African Americans Ezekiel Robinson founding State Normal and Industrial School

Ezekiel “Zeke” Robinson

Robinson with the college’s horse and buggy

When the doors opened at the State Normal and Industrial School (now UNCG) on October 5, 1892, school president Charles Duncan McIver had 15 well-qualified faculty members and nearly 200 young female students. While cooks, janitors, handymen, and others worked behind the scenes to keep the school running, McIver felt that he needed a single individual to manage the facilities and the support staff on the growing campus. He called upon Ezekiel “Zeke” Robinson, a young African American man who had worked as a servant for McIver during his time teaching at Peace Institute in Raleigh. Robinson arrived mere weeks after the campus’s opening, and took up the duties of “General Factotum.”

In this role, Robinson managed the school’s large support staff – as many as forty-two individuals in the 1894-95 academic year. Nearly all of these workers were African Americans, and many (including Robinson) lived in a small segregated neighborhood several blocks west of campus. There, Robinson and his wife raised their four children – three boys. One son, named Charles Duncan McIver, died at a young age. The other two sons, Ed and Milton, moved to New York City where one became a prominent orchestra leader. Robinson’s only daughter Annie, named after McIver’s daughter, graduated from Bennett College in 1932 and became an educator in Greensboro.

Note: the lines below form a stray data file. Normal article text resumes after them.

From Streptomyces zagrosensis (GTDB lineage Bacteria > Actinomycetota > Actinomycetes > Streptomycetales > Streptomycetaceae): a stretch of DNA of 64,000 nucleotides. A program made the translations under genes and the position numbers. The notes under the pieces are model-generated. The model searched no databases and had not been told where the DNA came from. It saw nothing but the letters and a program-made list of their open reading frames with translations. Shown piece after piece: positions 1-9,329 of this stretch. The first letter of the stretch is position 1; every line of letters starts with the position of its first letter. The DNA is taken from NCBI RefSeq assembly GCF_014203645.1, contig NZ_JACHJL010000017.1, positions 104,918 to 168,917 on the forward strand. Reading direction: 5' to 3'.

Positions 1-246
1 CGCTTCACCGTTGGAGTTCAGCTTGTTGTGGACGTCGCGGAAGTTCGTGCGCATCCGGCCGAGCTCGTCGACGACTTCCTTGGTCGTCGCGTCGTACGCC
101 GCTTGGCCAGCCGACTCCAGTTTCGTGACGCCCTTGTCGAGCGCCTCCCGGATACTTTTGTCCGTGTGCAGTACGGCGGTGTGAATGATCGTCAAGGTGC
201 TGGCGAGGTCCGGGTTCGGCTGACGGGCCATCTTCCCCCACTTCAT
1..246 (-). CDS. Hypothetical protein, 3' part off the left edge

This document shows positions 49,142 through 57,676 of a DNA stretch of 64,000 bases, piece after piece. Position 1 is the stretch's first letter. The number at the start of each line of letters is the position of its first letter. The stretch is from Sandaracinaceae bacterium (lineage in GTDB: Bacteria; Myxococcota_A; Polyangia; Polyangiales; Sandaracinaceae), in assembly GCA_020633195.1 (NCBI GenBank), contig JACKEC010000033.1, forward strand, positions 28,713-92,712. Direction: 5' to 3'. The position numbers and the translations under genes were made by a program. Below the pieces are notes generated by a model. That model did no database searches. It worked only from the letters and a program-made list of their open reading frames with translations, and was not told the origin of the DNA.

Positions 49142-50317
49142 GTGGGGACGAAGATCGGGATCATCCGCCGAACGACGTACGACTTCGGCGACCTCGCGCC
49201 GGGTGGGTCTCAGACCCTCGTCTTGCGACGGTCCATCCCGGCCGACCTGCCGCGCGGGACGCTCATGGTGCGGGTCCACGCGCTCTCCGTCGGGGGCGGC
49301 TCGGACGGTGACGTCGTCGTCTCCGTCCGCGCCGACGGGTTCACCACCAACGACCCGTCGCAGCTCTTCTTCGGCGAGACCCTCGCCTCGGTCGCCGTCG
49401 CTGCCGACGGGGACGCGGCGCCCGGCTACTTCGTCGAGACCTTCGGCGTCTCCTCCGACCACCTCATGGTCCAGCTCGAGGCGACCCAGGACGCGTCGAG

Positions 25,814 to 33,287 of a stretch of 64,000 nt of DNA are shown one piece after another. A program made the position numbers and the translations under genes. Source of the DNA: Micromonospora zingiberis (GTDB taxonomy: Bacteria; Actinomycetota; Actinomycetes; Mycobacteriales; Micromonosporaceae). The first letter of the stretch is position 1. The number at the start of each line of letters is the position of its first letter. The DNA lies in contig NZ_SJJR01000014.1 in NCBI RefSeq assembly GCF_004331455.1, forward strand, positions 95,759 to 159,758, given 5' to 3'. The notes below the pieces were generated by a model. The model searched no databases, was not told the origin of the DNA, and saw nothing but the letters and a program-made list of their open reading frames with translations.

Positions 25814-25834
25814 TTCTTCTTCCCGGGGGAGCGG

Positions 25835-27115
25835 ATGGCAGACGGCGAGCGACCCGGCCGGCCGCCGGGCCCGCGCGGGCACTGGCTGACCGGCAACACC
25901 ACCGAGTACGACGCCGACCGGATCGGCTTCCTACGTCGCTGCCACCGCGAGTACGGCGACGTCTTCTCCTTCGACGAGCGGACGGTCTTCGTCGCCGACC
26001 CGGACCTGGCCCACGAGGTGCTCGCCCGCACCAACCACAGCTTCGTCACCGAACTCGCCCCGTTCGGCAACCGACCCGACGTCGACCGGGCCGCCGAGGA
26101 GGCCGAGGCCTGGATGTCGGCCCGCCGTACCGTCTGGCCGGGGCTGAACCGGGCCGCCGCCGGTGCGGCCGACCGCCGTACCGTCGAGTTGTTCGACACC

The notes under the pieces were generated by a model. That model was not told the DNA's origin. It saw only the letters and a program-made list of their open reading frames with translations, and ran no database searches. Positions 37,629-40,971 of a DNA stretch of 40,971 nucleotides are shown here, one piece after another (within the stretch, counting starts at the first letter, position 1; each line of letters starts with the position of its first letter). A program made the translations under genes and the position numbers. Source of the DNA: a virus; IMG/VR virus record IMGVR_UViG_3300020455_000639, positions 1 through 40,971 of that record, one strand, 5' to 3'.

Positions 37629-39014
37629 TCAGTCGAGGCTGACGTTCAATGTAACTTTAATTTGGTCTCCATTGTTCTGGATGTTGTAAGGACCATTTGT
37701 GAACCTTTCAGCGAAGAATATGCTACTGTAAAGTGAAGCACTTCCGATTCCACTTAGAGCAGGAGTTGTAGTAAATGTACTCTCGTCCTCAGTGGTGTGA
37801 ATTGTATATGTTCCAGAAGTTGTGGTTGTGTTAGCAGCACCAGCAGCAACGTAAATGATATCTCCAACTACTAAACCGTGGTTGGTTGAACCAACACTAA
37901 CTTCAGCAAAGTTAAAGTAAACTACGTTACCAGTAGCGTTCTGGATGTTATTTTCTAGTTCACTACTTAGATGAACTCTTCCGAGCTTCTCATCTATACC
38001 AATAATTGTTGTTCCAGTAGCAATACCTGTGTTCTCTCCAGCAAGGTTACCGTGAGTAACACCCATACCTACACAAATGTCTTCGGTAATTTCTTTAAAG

Robinson (front center) with other members
of the maintenance team (p. 259)

In addition to supervision of other support staff, Robinson performed numerous tasks that were critical to the function of the school. He rang the school bell, assisted with campus landscaping, lit fires to keep offices and rooms warm, waited table at state dinners, and delivered the campus mail. He also served as a porter to the college presidents, seeing that they kept appointments and helping with their coats and umbrellas. In his role as the campus chauffeur, he drove the college presidents to meet visiting dignitaries such as Theodore Roosevelt, William Jennings Bryan, and Anna Howard Shaw. In the earliest days of the campus, he manned the college horse-and-buggy, providing students with their primary means of transportation into the city.

Robinson just prior to retirement, 1944

 During his time at the school, he saw the transition from horses to automobiles, from oil lamps to electricity, from fireplaces to central heating, and from wells and pumps to running water. He served three college presidents (McIver, Julius Foust, and W.C. Jackson). He saw the acreage of campus increase tenfold, and saw the student body grow from 200 to over 2,200.

Ill health forced Robinson to retire in 1944 after a 52-year career, although he noted that he planned to “come to work on his good days, and that the college will have to get along as best it can when he can’t make the grade.” At his retirement, faculty and alumnae presented Robinson with a $300 gift to symbolize their “appreciation of his long and faithful service to the college.” He returned to campus numerous times after his official retirement, typically at the annual Founder’s Day celebration in October.

On December 1, 1960, Ezekiel Robinson died at a local nursing home at the age of 93. Robinson was the last surviving member of the faculty and staff from the first year of the State Normal. He was interred at Maplewood Cemetery near the North Carolina A&T campus.

By Erin Lawrimore

Leave a Reply

Your email address will not be published. Required fields are marked *